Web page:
Indeed, our current policies in Africa seem to be in curious inversion of the normal responses to friendly and hostile behavior. We are meek as lambs when our citizens are arrested and expelled, our flag insulted, our embassies and reading-rooms invaded and sacked by riotous mobs. But we eagerly associate ourselves with sanctions and hostile declarations in regard to two countries which have always maintained friendly and correct relations with us and which maintain far better conditions, as regards standard of living, and peaceful and orderly living conditions, than a number of African lands which are torn with savage tribal feuds and which have suffered clear retrogression since independence was, perhaps overhastily, established. The two countries are, of course, South Africa and Rhodesia.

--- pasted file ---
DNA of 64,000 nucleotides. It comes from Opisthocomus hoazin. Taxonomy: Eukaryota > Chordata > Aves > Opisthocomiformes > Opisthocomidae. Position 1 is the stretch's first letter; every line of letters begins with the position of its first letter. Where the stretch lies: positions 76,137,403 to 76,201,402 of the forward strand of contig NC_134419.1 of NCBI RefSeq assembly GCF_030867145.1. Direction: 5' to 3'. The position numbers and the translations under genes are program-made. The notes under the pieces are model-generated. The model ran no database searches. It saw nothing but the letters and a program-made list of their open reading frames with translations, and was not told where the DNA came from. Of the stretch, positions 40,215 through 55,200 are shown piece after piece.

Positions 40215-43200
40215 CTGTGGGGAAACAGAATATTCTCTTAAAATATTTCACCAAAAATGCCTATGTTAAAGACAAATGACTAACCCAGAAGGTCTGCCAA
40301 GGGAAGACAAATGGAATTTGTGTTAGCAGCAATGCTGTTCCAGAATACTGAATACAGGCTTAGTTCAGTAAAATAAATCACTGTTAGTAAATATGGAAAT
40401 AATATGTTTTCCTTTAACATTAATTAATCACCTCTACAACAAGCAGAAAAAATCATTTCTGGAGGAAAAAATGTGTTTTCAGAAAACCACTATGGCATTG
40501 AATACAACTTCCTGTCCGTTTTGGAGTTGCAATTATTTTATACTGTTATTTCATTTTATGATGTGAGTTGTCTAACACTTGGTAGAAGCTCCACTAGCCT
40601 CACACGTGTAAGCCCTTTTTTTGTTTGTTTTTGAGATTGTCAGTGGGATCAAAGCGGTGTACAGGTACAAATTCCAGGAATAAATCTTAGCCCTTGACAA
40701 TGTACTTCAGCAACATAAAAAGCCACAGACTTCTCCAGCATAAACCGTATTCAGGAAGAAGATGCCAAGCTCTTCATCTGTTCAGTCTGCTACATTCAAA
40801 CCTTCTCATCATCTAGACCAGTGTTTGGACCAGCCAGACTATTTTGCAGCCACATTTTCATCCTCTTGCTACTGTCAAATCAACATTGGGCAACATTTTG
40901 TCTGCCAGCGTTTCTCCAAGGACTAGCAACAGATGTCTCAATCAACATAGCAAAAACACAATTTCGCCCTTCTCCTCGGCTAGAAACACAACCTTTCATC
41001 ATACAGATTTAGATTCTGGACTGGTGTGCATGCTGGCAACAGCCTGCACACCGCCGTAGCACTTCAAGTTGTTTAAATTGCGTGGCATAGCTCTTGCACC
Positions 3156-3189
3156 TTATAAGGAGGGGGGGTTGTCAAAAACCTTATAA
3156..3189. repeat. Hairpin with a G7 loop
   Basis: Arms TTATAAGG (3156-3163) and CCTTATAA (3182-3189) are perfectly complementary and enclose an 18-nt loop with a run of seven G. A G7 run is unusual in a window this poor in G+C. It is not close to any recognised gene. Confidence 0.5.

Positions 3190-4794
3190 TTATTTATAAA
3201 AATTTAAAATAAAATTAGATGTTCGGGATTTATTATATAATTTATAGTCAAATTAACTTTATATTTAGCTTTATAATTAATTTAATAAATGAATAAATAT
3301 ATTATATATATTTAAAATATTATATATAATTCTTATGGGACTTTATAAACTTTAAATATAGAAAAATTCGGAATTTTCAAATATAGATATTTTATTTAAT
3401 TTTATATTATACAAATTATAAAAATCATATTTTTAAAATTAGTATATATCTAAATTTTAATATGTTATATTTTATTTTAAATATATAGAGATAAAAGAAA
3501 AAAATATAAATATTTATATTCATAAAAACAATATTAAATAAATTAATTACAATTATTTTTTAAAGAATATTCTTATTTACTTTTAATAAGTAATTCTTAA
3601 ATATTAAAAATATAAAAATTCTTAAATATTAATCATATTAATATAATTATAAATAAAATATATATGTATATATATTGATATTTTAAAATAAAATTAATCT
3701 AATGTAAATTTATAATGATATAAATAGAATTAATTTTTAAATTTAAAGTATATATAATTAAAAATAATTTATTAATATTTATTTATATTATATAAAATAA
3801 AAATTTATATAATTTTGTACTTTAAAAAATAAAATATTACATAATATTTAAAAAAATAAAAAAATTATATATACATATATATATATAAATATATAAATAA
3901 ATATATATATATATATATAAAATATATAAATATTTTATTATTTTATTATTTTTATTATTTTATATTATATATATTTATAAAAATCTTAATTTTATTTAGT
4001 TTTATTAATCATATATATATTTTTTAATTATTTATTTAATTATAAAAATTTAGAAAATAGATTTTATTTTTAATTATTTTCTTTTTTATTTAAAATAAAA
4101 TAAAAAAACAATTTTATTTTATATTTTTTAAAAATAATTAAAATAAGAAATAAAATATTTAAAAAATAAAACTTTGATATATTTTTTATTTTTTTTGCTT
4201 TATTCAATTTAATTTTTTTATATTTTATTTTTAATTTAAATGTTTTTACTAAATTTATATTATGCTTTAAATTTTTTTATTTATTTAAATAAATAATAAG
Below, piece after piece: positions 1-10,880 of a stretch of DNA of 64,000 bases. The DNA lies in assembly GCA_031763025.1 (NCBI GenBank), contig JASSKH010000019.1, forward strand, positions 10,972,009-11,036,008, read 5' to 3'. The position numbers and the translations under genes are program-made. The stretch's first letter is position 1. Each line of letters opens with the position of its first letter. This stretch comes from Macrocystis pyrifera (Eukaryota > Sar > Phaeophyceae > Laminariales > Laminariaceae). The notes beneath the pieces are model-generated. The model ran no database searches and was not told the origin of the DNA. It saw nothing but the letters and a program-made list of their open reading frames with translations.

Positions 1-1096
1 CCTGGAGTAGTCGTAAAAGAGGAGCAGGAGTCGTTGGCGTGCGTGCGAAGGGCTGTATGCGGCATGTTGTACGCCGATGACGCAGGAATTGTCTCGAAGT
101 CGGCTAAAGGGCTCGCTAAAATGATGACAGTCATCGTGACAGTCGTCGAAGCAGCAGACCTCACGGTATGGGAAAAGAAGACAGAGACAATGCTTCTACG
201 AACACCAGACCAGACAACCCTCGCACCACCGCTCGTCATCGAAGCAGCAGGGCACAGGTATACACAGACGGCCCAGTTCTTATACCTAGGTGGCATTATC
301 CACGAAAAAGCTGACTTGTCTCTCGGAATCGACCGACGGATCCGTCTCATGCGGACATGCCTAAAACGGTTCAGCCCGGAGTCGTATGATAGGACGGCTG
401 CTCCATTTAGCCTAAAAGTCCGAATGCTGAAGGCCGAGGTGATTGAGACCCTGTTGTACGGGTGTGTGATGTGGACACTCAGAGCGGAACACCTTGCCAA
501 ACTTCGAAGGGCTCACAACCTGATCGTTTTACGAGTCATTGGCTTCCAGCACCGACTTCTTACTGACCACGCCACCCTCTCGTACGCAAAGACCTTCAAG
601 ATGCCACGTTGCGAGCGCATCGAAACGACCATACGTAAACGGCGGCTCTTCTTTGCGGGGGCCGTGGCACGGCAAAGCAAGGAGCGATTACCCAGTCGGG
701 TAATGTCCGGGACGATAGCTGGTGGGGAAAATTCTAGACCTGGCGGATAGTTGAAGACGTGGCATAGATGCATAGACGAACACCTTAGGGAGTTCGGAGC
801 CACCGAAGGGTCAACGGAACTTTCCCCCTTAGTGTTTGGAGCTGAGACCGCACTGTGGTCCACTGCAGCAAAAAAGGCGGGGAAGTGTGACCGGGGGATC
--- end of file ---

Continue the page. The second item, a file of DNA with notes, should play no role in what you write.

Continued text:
Our representatives in the UN, as they blithely vote for sanctions against Rhodesia and for a resolution setting this country on a collision course with South Africa about the mandate over Southwest Africa (an issue that is emphatically none of America’s business), seem oblivious of the lessons of the Congo and, more recently, of Nigeria. Suppose we could, by sanctions or threat of sanctions and military force, bring down the two most efficient and prosperous regimes on the African continent. Would the conditions that would follow necessarily be to our national advantage or liking? Here is a practical illustration of the disadvantages of our membership in the UN. Before that organization existed, Americans, as individuals, were free to hold any opinions they chose about the racial franchise in Rhodesia, or the desirability of South Africa’s administration of Southwest Africa, or the theory and practice of apartheid in South Africa. But the United States government would have taken no official stand, would not have involved itself in unnecessary quarrels and complications.